Sydney’s port facilities could hit capacity as early as 2013 if a new terminal isn’t built to cope with growing demand, an international cruise company is warning.
Australia’s cruise market is expanding so quickly that existing facilities won’t be able to accommodate the increasing number of large ships wanting to enter Sydney Harbour, says Royal Caribbean Cruises Ltd.
“We have a good situation that needs attention before becoming a problem,” Royal Caribbean’s Australian managing director Gavin Smith said in a statement on Thursday.
The Miami-based company is calling on the NSW government to reconsider the $60 million allocated by the previous Labor government to build a new terminal in White Bay, in Sydney’s inner west.
It says the proposed terminal would not be able to support the growing number of ships that are too big to fit under the Harbour Bridge.
“Our view is $60 million is a considerable amount of money to invest in a permanent terminal west of the Harbour Bridge that most ships calling into Sydney in the future won’t be able to use,” Mr Smith said.
“It would be more prudent and viable to redeploy a large part of the funding towards a terminal (east of the bridge) the whole industry can use.”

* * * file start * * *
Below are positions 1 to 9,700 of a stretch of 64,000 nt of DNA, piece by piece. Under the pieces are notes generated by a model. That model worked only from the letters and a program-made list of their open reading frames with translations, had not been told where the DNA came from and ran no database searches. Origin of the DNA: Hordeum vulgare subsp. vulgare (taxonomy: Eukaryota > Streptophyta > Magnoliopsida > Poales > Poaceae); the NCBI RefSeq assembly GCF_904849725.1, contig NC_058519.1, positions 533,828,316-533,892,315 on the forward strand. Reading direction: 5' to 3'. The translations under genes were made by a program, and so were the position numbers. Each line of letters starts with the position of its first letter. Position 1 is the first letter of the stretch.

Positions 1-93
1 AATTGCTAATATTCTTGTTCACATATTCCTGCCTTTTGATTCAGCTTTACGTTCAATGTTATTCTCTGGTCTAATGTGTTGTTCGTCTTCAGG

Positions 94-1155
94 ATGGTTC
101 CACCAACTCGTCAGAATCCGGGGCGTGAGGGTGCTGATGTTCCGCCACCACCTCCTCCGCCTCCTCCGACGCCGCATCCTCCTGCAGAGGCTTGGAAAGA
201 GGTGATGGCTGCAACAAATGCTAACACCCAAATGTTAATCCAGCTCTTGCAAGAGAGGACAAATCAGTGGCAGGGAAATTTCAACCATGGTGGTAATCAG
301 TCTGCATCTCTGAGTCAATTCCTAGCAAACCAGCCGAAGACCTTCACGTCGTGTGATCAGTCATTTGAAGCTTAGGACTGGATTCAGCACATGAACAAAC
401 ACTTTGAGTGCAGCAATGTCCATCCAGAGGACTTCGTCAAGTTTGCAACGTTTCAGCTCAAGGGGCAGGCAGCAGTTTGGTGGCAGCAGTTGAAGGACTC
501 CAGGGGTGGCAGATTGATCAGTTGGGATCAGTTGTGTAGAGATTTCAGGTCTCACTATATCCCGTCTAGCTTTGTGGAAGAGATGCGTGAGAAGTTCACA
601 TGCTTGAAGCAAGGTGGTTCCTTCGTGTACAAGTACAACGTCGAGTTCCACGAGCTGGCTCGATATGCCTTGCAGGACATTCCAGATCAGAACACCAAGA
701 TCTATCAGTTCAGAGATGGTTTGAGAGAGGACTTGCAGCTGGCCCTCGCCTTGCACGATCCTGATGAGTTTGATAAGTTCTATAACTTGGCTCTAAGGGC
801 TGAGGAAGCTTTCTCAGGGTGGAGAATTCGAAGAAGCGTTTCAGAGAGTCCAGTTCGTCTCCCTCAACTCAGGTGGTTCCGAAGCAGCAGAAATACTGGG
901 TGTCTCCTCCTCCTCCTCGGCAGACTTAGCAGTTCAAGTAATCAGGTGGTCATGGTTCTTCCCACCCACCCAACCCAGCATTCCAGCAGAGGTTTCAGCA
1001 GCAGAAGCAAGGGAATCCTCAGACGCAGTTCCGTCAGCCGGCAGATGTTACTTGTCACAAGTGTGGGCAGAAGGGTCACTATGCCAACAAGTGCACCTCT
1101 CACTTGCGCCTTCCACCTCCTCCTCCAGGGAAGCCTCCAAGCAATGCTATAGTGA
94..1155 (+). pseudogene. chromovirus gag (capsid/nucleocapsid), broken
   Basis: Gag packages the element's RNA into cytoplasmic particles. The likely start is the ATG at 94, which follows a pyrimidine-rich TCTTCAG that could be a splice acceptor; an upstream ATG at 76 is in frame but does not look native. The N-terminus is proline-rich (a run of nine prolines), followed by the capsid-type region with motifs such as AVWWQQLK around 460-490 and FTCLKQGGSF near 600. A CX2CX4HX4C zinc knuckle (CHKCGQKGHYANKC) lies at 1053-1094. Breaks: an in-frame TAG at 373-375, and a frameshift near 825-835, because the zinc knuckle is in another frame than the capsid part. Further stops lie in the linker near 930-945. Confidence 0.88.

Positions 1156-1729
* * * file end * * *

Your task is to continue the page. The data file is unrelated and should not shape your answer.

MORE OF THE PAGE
A spokesman for NSW Minister for Roads and Ports, Duncan Gay, said the government was considering a report on the proposed passenger terminal at White Bay.
He said Sydney Ports had also begun a review of mooring options to handle larger ships at the Overseas Passenger Terminal in Circular Quay.
“Sydney Ports is committed to providing facilities that support the future growth of the cruise industry in Sydney,” he told AAP.
Royal Caribbean Cruises is deploying an additional three superliners to Sydney in the coming seasons, which it expects will increase its capacity four-fold, or by 100,000 guests.
“Add to that the deployments coming from competing cruise line companies that can only use facilities east of the Bridge,we need to consider the near future in order to assist our economy to grow to its full potential by ensuring we have the proper infrastructure to support its growth,” Mr Smith said.
He says demand for cruising in and around Australia is unlikely to slow, given the strength of the Asian tourism market and the expected increase of cruises between the Caribbean and Pacific.
“This is an opportunity Australia must grasp with both hands.”